cluster.conf

Section: File Formats (5)
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NAME

cluster.conf - The configuration file for cluster products

 

DESCRIPTION

The cluster.conf file is located in the /etc/cluster directory. It is the source of information used by the cluster products - accessed indirectly through CCS (see ccs(7)). This file contains all the information needed for the cluster to operate, such as: what nodes are in the cluster and how to I/O fence those nodes. There is generic information that is applicable to all cluster infrastructures, as well as specific information relevant for specific cluster products.

This man page describes the generic contents of the cluster.conf file. The product specific sections of cluster.conf are left to their respective man pages. For example, after constructing the generic content, a user should look at the cman(5) man page for further information about the cman section of cluster.conf.

The cluster.conf file is an XML file. It has one encompassing section in which everything is contained. That entity's name is cluster and it has two mandatory attributes: name and config_version. The name attribute specifies the name of the cluster. It is important that this name is unique from other clusters the user might set up. The config_version attribute is a number used to identify the revision level of the cluster.conf file. Given this information, your cluster.conf file might look something like:

<cluster name="alpha" config_version="1">

</cluster>

You should specify a <cman/> tag even if no special cman parameters are needed for the cluster.

A mandatory subsection of cluster is fencedevices. It contains all of the I/O fencing devices at the disposal of the cluster. The I/O fencing devices are listed as entities designated as fencedevice and have attributes that describe the particular fencing device. For example:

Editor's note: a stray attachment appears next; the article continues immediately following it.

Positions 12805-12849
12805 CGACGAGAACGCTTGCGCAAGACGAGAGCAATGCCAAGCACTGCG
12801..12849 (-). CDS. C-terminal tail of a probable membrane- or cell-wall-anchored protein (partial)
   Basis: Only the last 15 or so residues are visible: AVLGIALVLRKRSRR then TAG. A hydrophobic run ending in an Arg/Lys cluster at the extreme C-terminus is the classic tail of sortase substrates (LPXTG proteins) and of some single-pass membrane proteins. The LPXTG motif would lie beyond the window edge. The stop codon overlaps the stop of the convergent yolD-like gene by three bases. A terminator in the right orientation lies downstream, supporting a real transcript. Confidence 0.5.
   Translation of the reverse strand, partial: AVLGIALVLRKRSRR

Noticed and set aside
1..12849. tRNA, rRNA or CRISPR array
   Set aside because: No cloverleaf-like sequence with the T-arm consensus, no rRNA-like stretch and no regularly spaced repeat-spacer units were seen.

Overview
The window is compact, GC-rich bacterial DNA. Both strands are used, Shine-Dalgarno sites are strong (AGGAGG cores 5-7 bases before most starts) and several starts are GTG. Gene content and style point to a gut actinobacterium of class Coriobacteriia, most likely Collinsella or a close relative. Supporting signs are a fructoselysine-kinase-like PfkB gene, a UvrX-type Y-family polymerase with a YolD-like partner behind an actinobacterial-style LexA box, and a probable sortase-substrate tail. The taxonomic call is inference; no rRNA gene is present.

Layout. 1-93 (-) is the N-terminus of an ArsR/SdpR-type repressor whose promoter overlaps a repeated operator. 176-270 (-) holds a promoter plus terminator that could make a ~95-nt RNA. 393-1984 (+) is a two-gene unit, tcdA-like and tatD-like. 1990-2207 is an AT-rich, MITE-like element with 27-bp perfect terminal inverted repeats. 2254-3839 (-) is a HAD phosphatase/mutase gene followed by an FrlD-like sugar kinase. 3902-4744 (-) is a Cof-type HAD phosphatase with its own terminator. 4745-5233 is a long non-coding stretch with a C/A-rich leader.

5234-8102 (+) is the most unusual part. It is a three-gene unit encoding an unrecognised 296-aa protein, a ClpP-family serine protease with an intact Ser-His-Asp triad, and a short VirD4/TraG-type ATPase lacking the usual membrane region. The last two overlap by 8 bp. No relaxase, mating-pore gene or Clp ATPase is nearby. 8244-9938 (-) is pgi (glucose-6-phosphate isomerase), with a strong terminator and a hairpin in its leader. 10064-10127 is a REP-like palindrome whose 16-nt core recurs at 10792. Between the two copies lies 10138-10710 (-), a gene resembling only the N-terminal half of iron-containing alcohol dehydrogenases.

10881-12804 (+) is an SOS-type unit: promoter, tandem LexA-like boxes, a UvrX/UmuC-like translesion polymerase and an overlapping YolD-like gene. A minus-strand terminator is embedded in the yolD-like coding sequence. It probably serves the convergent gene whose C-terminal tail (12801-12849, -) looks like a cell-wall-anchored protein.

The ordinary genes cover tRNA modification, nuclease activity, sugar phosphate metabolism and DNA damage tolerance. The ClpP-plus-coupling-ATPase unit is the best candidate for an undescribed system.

<fencedevices>
    <fencedevice name="apc" agent="fence_apc"
            ipaddr="apc_1" login="apc" passwd="apc"/>
  </fencedevices>

Concerning the fencedevice entity, the name and agent attributes must be specified for all I/O fence devices. The remaining attributes are device specific and are used to specify the necessary information to access the device. The name attribute must be unique and is used to reference the I/O fence device in other sections of the cluster.conf file. The agent attribute is used to specify the binary fence agent program used to communicate with the particular device. Your cluster.conf file might now look something like:

<cluster name="alpha" config_version="1">
  <cman/>
  <fencedevices>
    <fencedevice name="apc" agent="fence_apc"
            ipaddr="apc_1" login="apc" passwd="apc"/>


    <fencedevice name="brocade" agent="fence_brocade"
            ipaddr="brocade_1" login="bro" passwd="bro"/>


    <!-- The WTI fence device requires no login name -->
    <fencedevice name="wti" agent="fence_wti"
            ipaddr="wti_1" passwd="wti"/>


    <fencedevice name="last_resort" agent="fence_manual"/>
  </fencedevices> </cluster>

The final mandatory subsection of cluster is clusternodes. It contains the individual specification of all the machines (members) in the cluster. Each machine has its own section, clusternode, which has the name attribute - this should be the name of the machine. Each machine should be given a unique node id number with the option nodeid attribute. For example, nodeid="3". The clusternode section also contains the fence section. Not to be confused with fencedevices the fence section is used to specify all the possible "methods" for fencing a particular machine, as well as the device used to perform that method and the machine specific parameters necessary. By example, the clusternodes section may look as follows:


  <!-- This example only contains one machine -->
  <clusternodes>
    <clusternode name="nd01" nodeid="1">
      <fence>
        <!-- "power" method is tried before all others -->
        <method name="power">
          <device name="apc" switch="1" port="1"/>
        </method>
        <!-- If the "power" method fails,
             try fencing through the "fabric" -->
        <method name="fabric">
          <device name="brocade" port="1"/>
        </method>         <!-- If all else fails,

             make someone do it manually -->